Then came the very antithesis of Beethoven: Dukas' The...Sorcerer's...Apprentice.....

I actually tried my hand at conducting The Sorcerer's Apprentice when the concert band at Ye Olde Academy played it in 2000. It was also a piece that I'd always wanted to try. However, when I got my copy of the 1st clarinet part and looked at it, the sound of my jaw hitting the floor could be heard a kilometer away. It had far more black ink in it than should be considered legal. The fact that it starts and stops with slow, easy, expressive clarinet solos was probably Dukas adding insult to injury. Once the piece gets going, it doesn't let up. Either the fingers are flying, the tongue is working double-time, or both. To call it "exhausting" would be like calling a neutron star "heavy". Some of those extended 16th note runs and grace note rhythms don't seem physically possible for a normal human being to play (which makes me wonder how I was able to pull most of them off). And the fact that the end of one passage-from-hell only serves to introduce the next one in a never-ending series like successive layers of the abyss means that, when it finally hits that explosive climax, one is left physically and psychologically drained. In other words, it was among the most fun I've ever had. Despite some inevitable gurgles and squeaks all over the orchestra, it also went unexpectedly well.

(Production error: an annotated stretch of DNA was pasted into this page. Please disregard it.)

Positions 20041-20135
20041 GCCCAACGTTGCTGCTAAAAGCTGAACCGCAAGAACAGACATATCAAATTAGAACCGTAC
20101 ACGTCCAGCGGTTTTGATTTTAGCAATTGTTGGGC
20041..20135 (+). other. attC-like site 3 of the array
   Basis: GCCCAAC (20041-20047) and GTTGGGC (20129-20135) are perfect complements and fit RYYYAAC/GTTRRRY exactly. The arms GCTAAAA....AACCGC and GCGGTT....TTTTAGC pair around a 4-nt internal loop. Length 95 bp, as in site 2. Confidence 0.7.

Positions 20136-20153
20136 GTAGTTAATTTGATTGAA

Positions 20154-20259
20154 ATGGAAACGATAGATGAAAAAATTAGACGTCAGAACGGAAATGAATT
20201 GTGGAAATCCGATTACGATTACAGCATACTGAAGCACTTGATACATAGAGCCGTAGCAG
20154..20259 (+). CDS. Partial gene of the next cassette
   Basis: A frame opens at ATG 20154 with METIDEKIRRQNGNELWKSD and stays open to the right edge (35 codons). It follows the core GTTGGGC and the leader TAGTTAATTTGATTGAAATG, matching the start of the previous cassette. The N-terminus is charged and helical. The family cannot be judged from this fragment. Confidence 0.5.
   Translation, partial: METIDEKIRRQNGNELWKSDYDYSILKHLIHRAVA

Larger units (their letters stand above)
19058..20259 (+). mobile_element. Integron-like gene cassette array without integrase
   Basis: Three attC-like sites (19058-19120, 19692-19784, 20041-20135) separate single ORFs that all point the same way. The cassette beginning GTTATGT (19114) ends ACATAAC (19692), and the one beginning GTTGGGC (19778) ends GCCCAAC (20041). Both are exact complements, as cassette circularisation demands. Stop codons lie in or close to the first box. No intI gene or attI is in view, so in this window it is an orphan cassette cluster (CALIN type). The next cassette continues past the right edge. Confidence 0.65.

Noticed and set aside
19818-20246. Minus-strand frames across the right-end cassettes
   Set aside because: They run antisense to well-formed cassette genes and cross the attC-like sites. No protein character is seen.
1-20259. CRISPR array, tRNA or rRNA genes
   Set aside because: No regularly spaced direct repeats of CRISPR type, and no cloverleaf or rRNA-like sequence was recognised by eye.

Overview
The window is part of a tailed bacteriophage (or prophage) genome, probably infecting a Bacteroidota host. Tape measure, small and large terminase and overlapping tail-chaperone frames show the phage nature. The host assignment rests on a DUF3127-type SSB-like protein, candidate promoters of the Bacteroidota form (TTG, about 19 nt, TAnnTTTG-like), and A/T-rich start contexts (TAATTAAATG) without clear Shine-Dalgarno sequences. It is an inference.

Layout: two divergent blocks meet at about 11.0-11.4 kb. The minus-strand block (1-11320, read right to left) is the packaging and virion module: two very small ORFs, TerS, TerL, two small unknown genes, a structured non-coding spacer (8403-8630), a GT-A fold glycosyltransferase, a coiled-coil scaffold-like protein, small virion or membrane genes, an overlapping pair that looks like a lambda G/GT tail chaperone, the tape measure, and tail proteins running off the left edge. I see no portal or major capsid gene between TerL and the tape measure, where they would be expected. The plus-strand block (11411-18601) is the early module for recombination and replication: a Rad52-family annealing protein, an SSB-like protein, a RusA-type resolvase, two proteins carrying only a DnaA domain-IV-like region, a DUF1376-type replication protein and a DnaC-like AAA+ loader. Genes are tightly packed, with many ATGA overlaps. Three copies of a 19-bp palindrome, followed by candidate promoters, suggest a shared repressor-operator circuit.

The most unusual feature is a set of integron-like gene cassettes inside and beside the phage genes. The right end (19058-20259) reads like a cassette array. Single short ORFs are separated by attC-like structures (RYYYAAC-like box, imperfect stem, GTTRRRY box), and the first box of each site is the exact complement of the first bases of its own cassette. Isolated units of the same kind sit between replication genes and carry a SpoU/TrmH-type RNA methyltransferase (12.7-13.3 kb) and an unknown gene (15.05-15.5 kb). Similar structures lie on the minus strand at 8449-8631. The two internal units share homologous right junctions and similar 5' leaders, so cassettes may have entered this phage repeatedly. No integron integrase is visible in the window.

Mercifully, we took a break. After that, there was an interesting segment in which we played part of the second movement of Dvořák's "New World Symphony" and invited the audience to play along on recorders. That was fun. Amazingly, a lot of audience members actually brought recorders and participated.

After that was another break followed by the big production number: Tchaikovsky's Nutcracker Suite. Tchaikovsky was certainly a musical genius of high caliber, which unfortunately tends to be synonymous with "chronic sadist". The various pleasant, little tunes he culled from the Nutcracker Ballet to form the Suite don't sound very difficult. They don't look difficult, either. However, playing them is another story entirely. Once again, part of the problem is that you can't just play the notes on the page and expect it to sound good; you have to create the right atmosphere, and that takes control, discipline, and the right kind of sense. There is also the fact that, intentionally or not, Tchaikovsky scored the thing so that many if not most of the solos are centered in very inconvenient locations on the instruments. (It is widely said that Tchaikovsky wrote the Nutcracker unwillingly and was never happy with it. Some reports say he was openly contemptuous of it. That makes me wonder whether he really was taking out his frustrations on the performers!)